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The Tragedy, Mystery and Romance of Genre

By James Bonnet

In my previous articles, The Essence of Story, Beyond Theme: Story's New Unified Field, and The Metaphor is King, I pointed out that all great stories have the same underlying, universal structure - namely, there is a threat, either agent or perpetrator, that creates a problem that brings about a change to a state of misfortune and is the main source of resistance that opposes the action when someone tries to solve the problem and restore a state of good fortune. In stories that end tragically, it's the reverse - the story starts in a state of good fortune and ends unhappily. In either case, the resistance to the central action will create the classical story structure - i.e. the complications, crisis, climax and resolution that occur when a problem solving (or problem creating) action encounters resistance. The problem, change of fortune, and complications, crisis, climax, and resolution constitute the very essence of story - that without which there would be no story.

I then suggested that, besides this universal structure, there were three other story dimensions that had to be mastered to make your stories truly great: The Metaphor, The Genre and The Narrative Structure. These three qualities account for the differences that make great stories that have similar structures appear fresh and unique - and this is true in both the novel and the film. This article will be about the genre structures.

The genre structures govern the plots and subplots of the story, and also the feelings that create the emotional adventure that will be experienced by the audience as entertainment - all of which arise when you make one of the plots or certain character dimensions dominant.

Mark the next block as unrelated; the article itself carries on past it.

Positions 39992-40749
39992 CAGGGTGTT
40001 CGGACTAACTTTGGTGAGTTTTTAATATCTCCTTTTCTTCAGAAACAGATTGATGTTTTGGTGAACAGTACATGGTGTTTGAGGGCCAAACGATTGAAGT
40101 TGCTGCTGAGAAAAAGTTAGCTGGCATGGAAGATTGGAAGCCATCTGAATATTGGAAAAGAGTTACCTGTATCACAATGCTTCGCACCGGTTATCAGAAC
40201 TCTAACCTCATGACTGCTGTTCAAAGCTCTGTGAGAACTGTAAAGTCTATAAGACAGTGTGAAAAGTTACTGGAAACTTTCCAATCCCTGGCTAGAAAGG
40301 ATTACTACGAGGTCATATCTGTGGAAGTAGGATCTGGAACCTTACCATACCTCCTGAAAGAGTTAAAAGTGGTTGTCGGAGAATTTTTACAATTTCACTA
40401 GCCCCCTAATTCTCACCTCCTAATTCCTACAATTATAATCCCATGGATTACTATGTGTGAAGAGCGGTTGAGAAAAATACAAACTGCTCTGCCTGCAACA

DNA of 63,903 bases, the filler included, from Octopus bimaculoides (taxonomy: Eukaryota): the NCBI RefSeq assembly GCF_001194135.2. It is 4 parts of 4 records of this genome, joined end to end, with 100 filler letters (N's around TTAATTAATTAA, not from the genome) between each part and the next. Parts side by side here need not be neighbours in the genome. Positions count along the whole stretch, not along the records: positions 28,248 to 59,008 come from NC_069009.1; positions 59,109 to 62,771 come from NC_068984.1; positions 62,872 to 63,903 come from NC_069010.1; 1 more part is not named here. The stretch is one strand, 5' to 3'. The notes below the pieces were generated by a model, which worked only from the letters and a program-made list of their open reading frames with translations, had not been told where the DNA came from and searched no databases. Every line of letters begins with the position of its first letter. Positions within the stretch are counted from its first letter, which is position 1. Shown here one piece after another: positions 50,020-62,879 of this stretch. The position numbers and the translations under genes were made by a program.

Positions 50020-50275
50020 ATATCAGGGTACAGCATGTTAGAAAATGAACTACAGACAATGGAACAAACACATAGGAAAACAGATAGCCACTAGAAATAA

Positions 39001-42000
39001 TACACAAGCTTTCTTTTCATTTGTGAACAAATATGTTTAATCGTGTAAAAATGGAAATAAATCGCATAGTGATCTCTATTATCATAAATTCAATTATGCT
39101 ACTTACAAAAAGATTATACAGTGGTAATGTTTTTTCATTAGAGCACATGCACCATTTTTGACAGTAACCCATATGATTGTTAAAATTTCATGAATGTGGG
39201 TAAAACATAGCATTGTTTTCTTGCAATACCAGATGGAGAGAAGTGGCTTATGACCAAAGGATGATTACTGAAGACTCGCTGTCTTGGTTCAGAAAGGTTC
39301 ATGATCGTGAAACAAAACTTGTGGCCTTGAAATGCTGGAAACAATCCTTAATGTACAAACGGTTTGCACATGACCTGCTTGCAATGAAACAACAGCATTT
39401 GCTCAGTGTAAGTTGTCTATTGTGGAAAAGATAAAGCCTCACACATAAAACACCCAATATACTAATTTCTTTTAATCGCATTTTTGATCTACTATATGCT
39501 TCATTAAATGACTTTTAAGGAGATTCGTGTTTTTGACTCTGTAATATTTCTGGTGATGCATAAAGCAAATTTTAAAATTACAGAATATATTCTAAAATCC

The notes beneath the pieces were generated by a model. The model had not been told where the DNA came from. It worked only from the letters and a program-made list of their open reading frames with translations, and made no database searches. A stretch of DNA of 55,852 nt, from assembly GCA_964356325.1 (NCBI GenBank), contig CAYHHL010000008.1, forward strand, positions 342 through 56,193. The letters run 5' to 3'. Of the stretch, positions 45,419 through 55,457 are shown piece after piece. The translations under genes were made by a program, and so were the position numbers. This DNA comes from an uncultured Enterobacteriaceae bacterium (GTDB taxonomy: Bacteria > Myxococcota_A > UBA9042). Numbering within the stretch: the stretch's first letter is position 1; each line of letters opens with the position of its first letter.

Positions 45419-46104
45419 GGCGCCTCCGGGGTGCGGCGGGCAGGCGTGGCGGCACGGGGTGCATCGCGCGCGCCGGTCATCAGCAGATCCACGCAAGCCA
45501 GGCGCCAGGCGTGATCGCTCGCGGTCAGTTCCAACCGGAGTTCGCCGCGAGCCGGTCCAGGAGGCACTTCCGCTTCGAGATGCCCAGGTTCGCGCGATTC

How then are genres like drama, romance, tragedy, comedy and black comedy created, given that they all have the same underlying structure?

To begin with, a drama can be described as a story in which the characters are as people are generally found in real life, no better, no worse. So if you wish to create a drama, the first thing you will do is make it about real people who behave as people do in real life.

However, if you exaggerate the nobility of the characters, i.e. you make the characters in your story bigger and better than they are usually found to be in real life and the story has a happy ending, you will create a romance like many of the stories associated with the legends of King Arthur. But if you exaggerate the nobility of the characters and the story has an unhappy or tragic ending, you will create a true tragedy like Macbeth.

On the other hand, if you exaggerate the ludicrousness of the characters, i.e. if you make them more ridiculous than they are generally found in real life and the story has a happy ending, you create a comedy like Groundhog Day; and if you exaggerate the ludicrousness of the characters, and the story has an unhappy or tragic ending, you create a black comedy like Dr. Strangelove.

Again, given that they have the same underlying structure, how are mysteries, love stories, war stories, adventures, horror and ghost stories created?